Wednesday, February 10, 2016

Court Challenge Planned to Protect the James River

The James River Association has been working with the Southern Environmental Law Center to file a notice of appeal for the permit issued by DEQ to Dominion last month to allow discharge of coal ash wastewater from Bremo Power Station into the James River. Below is the statement released by both organizations today.

We thank you for your support throughout this process. You help us give the James River the voice it deserves.

Conservation Groups Plan Court Challenge to Protect the James River from Coal Ash Pollution

On behalf of the James River Association, Southern Environmental Law Center has filed a notice with the Virginia Department of Environmental Quality (DEQ) and Dominion Power that it will appeal the permit issued by DEQ to Dominion last month to allow the discharge of over 350 million gallons of coal ash wastewater from the Bremo Power Station into the James River. The James River Association is represented in this action by the Southern Environmental Law Center. This notice of appeal is required prior to filing the actual appeal of the permit with a state court judge in Richmond.

In January, the State Water Control Board issued a permit allowing Dominion to discharge millions of gallons per day of coal ash wastewater containing heavy metals at levels exceeding the state’s own standards to protect human and aquatic life.

The conservation groups are challenging the failure of the permit to protect a high quality water body, as required by the Clean Water Act. In violation of the law, the permit does not require Dominion to fully use readily available water treatment technologies to remove enough of the toxic metals from the wastewater to meet state water quality standards before it is released into the river. Rather, it allows higher levels of pollution and relies on dilution within the river to meet water quality standards. The law prohibits this degradation in such a high quality area of the river, which is a popular small mouth bass fishery and home to endangered species of mussels.

“The James River Association is committed to ensuring that the James River is fully protected from the harmful effects of coal ash. The James River near Bremo Power Station is a biologically healthy and diverse section of the river with important resources that must be protected,” said Bill Street, CEO at James River Association. “We are deeply disappointed that the permit approved by the State Water Control Board fell short of fully protecting the James River when the technology to meet stronger water quality protections is readily available and affordable. We are filing notice of an appeal to ensure that ‘America's Founding River’ receives the same level of protection as any other waters.”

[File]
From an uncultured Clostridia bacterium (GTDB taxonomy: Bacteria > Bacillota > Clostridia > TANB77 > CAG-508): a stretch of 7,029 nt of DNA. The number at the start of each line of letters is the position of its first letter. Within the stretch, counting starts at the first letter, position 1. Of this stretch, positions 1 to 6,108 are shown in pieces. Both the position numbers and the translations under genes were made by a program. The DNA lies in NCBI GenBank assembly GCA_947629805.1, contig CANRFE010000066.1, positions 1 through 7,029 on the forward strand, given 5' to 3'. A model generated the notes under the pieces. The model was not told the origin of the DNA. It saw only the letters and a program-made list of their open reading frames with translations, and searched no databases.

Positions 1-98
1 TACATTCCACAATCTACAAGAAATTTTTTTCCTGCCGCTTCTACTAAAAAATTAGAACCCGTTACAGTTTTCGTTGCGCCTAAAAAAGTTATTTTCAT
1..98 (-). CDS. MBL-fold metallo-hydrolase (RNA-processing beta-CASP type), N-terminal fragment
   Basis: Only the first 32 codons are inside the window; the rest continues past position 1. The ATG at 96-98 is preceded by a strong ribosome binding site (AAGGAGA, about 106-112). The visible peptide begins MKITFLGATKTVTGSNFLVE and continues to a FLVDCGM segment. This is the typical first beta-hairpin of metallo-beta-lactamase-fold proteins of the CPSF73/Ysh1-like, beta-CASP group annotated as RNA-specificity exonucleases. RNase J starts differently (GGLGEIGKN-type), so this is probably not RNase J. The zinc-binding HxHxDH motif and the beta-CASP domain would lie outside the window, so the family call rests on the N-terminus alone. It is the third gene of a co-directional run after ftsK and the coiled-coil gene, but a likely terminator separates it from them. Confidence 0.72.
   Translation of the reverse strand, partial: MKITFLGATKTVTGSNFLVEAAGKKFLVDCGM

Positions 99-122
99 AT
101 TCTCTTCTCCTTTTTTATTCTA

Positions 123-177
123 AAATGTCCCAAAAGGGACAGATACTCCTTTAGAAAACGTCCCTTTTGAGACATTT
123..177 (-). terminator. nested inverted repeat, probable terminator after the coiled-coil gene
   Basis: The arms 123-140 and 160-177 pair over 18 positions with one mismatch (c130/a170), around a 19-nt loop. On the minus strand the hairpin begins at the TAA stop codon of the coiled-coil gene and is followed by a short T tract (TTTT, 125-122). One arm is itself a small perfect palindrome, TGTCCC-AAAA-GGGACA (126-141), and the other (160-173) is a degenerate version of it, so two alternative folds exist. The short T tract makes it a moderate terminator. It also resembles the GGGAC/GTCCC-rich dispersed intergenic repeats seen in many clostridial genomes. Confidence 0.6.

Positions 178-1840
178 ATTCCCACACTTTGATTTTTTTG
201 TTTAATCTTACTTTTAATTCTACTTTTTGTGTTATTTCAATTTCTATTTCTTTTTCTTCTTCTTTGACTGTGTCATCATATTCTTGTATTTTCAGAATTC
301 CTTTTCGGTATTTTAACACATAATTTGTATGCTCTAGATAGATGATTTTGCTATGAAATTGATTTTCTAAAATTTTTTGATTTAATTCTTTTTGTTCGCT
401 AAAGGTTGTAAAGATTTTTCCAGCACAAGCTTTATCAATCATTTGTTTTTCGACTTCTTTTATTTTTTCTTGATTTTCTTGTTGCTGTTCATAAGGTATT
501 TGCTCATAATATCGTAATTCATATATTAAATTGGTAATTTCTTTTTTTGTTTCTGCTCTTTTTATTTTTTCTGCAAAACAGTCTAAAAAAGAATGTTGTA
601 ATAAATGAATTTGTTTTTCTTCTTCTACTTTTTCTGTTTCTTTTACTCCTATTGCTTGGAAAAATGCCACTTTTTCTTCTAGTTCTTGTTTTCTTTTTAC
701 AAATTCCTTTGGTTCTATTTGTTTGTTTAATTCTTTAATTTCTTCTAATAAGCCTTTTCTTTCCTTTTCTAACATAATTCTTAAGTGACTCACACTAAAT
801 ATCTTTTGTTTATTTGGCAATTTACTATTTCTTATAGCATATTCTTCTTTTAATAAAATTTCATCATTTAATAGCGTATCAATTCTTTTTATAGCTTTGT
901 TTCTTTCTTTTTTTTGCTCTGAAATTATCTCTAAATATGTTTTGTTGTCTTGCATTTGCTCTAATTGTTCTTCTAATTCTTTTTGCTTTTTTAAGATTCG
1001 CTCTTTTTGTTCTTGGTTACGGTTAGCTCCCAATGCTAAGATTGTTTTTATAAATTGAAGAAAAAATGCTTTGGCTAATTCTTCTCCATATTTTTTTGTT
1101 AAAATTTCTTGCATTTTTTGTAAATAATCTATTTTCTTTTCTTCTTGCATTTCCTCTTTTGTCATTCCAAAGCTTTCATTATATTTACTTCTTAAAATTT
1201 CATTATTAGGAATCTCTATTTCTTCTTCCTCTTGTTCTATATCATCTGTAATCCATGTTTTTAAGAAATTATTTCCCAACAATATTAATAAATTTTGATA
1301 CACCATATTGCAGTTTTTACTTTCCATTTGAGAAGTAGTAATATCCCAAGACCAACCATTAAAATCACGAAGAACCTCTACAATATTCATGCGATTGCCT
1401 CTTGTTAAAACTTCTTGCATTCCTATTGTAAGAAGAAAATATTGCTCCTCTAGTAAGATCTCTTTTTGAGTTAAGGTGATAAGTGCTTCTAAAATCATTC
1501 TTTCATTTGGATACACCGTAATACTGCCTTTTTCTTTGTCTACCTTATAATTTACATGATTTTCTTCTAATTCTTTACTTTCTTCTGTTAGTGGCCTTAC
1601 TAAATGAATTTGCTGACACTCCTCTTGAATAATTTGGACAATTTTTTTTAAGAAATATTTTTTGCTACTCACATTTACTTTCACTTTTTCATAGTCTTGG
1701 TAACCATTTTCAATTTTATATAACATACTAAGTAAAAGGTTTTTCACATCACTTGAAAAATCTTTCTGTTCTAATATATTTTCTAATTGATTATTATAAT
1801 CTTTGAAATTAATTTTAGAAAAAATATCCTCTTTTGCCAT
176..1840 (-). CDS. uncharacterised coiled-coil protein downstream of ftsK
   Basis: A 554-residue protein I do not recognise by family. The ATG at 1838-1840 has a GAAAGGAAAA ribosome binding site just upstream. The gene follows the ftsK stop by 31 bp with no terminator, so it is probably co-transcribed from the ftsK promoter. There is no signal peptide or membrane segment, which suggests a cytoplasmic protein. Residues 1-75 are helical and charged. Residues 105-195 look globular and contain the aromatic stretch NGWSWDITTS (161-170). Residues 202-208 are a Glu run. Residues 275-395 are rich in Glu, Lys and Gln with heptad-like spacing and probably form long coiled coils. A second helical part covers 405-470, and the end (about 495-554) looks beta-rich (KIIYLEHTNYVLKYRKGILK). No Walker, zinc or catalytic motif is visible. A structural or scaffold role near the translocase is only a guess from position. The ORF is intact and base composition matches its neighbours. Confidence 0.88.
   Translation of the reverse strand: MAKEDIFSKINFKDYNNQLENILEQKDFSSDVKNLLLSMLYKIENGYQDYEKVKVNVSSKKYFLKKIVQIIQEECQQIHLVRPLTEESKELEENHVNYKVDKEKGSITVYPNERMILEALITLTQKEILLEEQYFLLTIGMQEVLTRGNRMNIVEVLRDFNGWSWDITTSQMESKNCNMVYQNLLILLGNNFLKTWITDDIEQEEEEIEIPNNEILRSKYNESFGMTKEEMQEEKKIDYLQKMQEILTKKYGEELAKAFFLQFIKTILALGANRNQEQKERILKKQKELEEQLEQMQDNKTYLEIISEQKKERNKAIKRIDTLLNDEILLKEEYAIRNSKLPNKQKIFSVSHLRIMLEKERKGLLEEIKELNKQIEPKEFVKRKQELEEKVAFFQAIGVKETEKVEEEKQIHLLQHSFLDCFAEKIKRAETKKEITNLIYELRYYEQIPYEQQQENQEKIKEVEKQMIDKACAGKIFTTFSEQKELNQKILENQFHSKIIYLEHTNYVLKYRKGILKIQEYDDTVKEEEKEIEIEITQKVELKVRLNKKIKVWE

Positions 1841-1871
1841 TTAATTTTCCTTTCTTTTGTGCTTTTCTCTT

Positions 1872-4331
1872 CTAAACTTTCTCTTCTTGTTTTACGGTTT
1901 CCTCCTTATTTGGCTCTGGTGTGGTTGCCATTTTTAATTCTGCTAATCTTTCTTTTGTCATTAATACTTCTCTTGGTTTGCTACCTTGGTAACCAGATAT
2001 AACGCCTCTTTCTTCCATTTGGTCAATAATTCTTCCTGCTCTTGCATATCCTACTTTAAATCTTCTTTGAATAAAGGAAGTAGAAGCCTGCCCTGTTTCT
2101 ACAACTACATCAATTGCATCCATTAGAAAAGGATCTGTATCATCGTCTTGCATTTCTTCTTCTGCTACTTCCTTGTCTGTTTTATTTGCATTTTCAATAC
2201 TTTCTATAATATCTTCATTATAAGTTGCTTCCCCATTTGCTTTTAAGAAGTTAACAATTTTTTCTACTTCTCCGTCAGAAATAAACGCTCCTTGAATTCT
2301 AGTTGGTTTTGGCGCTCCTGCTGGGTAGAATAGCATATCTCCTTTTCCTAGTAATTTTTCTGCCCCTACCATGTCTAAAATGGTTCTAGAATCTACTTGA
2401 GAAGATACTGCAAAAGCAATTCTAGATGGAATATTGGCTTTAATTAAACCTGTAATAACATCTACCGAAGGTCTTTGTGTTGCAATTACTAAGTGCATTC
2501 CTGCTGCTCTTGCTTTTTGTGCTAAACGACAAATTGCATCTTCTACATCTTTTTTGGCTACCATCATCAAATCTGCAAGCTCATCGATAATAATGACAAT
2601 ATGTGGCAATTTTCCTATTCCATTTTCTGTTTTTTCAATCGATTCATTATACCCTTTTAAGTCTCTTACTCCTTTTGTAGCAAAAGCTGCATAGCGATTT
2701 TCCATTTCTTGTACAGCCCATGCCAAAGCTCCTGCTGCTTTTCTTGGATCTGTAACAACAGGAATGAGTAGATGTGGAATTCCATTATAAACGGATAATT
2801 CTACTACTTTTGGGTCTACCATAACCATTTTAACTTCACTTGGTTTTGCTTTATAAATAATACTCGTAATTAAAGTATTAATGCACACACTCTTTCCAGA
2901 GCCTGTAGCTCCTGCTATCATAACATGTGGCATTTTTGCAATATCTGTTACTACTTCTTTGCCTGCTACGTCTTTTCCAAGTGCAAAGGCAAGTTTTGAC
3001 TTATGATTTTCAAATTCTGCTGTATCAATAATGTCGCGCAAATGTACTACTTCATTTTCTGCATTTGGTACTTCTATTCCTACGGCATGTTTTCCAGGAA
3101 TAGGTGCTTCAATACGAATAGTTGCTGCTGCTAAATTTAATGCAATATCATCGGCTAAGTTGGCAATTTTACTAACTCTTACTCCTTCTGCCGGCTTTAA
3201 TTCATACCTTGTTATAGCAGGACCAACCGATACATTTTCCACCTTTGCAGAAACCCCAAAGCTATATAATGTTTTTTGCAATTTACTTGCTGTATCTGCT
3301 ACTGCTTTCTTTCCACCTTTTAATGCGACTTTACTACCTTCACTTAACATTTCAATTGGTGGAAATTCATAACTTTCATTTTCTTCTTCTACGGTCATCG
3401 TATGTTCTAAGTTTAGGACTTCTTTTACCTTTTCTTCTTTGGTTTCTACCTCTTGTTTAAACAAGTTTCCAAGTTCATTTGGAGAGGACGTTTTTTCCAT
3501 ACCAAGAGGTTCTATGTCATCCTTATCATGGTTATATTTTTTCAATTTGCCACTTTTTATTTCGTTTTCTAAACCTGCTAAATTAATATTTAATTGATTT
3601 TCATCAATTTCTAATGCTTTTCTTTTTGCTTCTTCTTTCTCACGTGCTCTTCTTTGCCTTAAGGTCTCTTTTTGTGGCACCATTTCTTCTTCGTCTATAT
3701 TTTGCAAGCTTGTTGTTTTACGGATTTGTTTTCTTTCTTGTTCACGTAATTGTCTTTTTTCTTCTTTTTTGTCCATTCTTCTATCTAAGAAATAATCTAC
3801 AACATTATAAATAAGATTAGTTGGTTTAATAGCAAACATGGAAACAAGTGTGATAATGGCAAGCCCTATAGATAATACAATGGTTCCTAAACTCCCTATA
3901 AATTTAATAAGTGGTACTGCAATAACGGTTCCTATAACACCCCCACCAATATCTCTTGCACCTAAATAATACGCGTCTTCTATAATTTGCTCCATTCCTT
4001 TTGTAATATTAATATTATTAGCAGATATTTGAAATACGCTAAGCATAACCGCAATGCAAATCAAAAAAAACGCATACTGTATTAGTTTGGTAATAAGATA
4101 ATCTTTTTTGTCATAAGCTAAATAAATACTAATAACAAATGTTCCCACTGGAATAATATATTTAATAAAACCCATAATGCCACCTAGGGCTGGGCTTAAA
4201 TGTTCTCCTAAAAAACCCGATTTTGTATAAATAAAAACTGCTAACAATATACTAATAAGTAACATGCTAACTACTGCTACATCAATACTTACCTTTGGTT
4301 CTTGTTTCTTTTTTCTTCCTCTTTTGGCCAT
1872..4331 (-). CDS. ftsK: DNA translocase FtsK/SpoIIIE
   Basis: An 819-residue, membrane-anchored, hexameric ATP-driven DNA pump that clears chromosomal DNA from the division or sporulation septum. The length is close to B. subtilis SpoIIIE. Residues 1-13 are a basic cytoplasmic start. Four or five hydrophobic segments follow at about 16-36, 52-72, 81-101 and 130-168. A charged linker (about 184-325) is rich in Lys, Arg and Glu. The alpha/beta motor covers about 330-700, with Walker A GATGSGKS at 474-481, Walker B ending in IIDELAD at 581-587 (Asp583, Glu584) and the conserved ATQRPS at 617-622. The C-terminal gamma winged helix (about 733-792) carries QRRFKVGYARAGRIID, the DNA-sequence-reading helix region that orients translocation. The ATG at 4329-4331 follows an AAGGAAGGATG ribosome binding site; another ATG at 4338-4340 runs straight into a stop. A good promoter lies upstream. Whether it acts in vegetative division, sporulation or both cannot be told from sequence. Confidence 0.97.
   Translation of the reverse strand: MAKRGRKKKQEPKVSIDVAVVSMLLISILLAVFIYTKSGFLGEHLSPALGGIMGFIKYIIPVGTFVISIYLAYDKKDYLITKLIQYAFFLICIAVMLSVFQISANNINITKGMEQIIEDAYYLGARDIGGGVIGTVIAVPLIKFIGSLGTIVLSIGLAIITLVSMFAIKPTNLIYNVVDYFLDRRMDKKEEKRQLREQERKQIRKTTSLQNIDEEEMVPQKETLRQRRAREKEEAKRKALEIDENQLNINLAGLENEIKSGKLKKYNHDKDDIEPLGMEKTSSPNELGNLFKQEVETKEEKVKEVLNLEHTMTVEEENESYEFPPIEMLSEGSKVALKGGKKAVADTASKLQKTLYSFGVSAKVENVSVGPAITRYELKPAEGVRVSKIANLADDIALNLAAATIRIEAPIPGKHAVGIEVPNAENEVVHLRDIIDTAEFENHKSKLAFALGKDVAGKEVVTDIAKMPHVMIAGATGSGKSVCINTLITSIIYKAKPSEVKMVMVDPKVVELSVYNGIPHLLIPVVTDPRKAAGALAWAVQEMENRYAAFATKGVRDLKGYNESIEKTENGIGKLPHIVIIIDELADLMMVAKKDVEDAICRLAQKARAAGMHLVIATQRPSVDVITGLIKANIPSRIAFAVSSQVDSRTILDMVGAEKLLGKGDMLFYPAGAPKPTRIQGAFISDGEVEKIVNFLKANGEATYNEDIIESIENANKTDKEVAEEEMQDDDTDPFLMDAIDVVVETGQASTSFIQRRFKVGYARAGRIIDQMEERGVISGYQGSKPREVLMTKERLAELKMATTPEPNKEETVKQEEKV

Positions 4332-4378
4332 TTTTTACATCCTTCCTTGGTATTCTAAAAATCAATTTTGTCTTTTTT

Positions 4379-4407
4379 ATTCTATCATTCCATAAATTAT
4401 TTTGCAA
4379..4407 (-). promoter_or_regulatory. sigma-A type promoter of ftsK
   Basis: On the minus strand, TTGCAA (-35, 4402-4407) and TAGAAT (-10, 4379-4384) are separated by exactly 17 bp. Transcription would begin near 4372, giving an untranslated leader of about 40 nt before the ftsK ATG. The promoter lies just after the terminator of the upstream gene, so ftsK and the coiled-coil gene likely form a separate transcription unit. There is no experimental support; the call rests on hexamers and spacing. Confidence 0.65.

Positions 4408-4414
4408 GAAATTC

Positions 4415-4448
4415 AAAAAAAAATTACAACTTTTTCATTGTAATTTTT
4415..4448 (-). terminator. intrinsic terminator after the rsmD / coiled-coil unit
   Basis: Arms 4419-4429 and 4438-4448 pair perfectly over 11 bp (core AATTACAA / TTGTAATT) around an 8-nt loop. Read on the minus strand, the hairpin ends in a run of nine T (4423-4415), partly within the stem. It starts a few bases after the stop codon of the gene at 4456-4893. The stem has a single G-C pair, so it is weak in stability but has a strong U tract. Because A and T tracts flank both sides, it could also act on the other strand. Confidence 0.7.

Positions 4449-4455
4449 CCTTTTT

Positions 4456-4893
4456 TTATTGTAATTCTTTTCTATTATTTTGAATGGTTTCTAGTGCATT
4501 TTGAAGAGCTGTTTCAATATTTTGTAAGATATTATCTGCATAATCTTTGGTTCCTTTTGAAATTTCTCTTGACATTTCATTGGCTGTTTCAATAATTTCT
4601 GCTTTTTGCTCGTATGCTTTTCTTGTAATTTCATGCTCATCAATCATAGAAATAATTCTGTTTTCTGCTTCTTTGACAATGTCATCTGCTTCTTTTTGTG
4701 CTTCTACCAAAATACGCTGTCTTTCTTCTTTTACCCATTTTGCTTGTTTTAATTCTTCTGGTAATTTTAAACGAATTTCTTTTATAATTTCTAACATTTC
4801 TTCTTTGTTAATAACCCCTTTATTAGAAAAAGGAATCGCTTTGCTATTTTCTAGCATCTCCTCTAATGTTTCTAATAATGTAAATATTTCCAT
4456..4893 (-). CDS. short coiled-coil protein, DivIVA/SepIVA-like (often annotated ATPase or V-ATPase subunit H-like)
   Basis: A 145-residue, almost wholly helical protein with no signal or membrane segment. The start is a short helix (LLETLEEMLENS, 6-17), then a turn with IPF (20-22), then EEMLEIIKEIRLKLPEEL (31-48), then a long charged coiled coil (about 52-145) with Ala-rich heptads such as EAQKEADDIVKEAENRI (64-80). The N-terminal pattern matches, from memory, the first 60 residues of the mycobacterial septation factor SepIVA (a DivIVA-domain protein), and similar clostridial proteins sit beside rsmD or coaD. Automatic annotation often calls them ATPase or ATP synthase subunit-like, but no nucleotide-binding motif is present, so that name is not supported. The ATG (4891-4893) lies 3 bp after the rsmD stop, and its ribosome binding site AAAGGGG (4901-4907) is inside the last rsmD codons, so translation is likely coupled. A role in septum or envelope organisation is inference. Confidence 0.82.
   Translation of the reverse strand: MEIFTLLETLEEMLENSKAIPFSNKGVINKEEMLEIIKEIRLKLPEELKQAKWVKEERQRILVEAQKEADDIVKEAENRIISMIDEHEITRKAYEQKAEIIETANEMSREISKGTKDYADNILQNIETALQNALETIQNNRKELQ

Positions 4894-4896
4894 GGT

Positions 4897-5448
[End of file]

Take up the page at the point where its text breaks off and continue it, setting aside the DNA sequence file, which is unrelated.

Explained Brad McLane, Senior Attorney with the Southern Environmental Law Center: “The law required DEQ to set tough standards based on the availability of proven and affordable technology to treat these wastewaters and protect the high quality waters of the James River. Instead the DEQ permit sets lax standards that fail to protect the James. DEQ and the State Water Control Board clearly broke the law in issuing this permit.”

In addition to the Bremo permit, the State Water Control Board approved a permit allowing Dominion to discharge wastewater from coal ash ponds at Possum Point Power Station on Quantico Creek near the Potomac. On behalf of Potomac Riverkeeper Network, SELC will also be pursuing a permit appeal to protect the Potomac River and Quantico Creek from coal ash wastewaters discharged from the Possum Point Power Plant in Dumfries, VA.

View the full Press Release. Visit our website for more information.


  1. Well done. Where should I send my money to support this legal action?

  2. thank you SELC!!!!!!!!!!!!!!! letting this happen is opening the door to birth defects and cancer, etc. Fluvanna and Louisa are planning an uptake from the river not even 10 miles downstream of Dominion's plant, not to mention the millions drinking/bathing/cooking in James River water 40 miles downstream. WE DO NOT WANT THIS IN OUR DRINKING WATER! heavy metals stay in the sediment and food chaing forever